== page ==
Thursday, December 1, 2016

Ed Fella's vernacular (going back to the west in the 1980s)



Ed Fella ( born 1938) is an artist, educator and graphic designer whose work has had an important influence on contemporary typography. His work is in the National Design Museum and MoMA in New York. His recently published book "Edward Fella: Letters on America, Photographs and Lettering" gives insight into his idiosyncratic world by combining and juxtaposing examples of his unique hand lettering with his photographs of found vernacular lettering.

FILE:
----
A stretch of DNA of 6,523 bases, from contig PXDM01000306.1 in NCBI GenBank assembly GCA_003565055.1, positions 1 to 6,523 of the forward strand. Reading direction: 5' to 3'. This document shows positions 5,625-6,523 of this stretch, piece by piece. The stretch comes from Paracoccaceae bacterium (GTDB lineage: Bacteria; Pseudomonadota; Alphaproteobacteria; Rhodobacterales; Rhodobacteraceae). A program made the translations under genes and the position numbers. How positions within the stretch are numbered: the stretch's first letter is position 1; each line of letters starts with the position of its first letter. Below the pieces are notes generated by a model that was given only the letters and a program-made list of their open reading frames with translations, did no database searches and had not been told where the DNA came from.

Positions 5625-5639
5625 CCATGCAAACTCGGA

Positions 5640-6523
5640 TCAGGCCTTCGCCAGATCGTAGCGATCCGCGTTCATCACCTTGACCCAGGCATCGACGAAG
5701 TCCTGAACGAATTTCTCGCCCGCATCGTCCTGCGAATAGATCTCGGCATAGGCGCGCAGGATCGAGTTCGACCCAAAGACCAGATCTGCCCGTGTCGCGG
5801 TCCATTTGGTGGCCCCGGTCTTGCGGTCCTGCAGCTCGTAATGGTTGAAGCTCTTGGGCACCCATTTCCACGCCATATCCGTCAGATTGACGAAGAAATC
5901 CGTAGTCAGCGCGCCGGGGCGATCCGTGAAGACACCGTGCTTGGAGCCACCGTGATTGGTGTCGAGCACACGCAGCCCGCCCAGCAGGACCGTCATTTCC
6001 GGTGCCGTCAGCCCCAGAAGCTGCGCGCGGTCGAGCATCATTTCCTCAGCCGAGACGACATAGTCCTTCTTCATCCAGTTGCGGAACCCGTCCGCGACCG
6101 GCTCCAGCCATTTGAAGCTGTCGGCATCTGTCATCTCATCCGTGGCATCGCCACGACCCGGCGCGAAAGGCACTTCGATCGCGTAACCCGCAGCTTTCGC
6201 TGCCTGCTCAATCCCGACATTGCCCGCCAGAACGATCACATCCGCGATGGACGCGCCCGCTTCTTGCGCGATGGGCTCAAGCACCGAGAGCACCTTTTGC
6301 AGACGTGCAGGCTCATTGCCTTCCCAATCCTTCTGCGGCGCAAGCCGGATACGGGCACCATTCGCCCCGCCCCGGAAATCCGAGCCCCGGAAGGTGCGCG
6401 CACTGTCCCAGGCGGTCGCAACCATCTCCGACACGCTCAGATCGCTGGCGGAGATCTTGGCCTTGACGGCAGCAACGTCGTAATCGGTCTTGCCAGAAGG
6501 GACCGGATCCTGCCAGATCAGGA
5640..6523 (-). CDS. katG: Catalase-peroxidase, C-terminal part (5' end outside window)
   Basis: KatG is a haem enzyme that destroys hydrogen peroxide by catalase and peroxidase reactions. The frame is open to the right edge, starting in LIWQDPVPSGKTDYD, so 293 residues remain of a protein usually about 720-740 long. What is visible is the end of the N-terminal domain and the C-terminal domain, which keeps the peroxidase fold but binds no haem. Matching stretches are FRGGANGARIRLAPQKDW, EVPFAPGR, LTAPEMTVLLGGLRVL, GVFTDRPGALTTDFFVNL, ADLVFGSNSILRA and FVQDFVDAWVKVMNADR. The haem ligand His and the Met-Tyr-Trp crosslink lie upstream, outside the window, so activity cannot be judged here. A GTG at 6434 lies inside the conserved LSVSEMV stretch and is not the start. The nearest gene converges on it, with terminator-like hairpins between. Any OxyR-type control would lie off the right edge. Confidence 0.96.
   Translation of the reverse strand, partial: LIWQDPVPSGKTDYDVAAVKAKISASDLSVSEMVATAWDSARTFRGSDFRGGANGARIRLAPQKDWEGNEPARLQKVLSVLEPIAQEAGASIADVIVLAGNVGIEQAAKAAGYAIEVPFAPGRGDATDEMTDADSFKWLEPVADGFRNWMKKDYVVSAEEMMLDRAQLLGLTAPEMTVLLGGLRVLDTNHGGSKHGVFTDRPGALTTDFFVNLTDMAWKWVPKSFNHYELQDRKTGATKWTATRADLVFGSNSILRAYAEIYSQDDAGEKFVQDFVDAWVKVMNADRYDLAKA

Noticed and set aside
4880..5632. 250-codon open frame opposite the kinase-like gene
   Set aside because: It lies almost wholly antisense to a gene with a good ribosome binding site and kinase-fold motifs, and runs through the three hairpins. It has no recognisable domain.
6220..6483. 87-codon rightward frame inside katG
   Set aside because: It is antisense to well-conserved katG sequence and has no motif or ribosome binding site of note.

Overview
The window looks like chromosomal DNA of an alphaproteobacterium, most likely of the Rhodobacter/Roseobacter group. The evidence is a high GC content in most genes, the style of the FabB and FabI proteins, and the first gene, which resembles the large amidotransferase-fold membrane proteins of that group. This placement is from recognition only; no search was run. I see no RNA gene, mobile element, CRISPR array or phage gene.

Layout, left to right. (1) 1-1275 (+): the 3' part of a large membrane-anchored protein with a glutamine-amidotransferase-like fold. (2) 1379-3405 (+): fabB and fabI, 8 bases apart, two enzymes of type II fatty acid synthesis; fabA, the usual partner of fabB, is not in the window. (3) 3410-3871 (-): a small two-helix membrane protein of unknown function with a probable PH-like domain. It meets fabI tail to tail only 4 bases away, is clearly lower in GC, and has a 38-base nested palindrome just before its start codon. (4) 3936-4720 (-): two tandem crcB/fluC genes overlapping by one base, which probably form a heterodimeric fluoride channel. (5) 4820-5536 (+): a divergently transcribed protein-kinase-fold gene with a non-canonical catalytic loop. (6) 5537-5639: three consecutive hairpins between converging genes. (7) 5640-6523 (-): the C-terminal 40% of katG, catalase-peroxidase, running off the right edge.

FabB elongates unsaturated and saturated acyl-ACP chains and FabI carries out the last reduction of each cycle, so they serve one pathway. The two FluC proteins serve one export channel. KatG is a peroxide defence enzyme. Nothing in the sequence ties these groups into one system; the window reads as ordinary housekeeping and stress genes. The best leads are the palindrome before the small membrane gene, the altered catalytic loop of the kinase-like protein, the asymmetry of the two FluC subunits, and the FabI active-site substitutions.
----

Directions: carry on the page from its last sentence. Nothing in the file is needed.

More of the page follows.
Even before Adobe had figured out how to kern digital fonts, Fella was deconstructing lines of copy, modifying typefaces (turning Bembo into Bimbo by hacking off the serifs, to cite one example) and jumbling them up. Not for another decade would desktop publishing achieve anywhere near the eye-bending effects Fella was getting with copy-camera photostats and X-Acto knives. The burgeoning alternative arts scene in the late 1970s and early 1980s provided an ideal venue for Fella to take his work from the private sphere into the public domain. The posters, catalogs and other collateral he made for various nonprofit arts organizations—especially Detroit Focus Gallery—cemented Fella’s reputation, and to this day form the foundation for his more recent work. Ironically, the presumably more sophisticated art world hasn’t always appreciated Fella’s groundbreaking designs—in fact, many of the artists whose shows he “promoted” have been among his most vociferous critics. Fella may have the last word, since those lesser known artists don’t have their work in the Museum of Modern Art in New York City, but he does (Vince Carducci, from AIGA’s BIO presentation).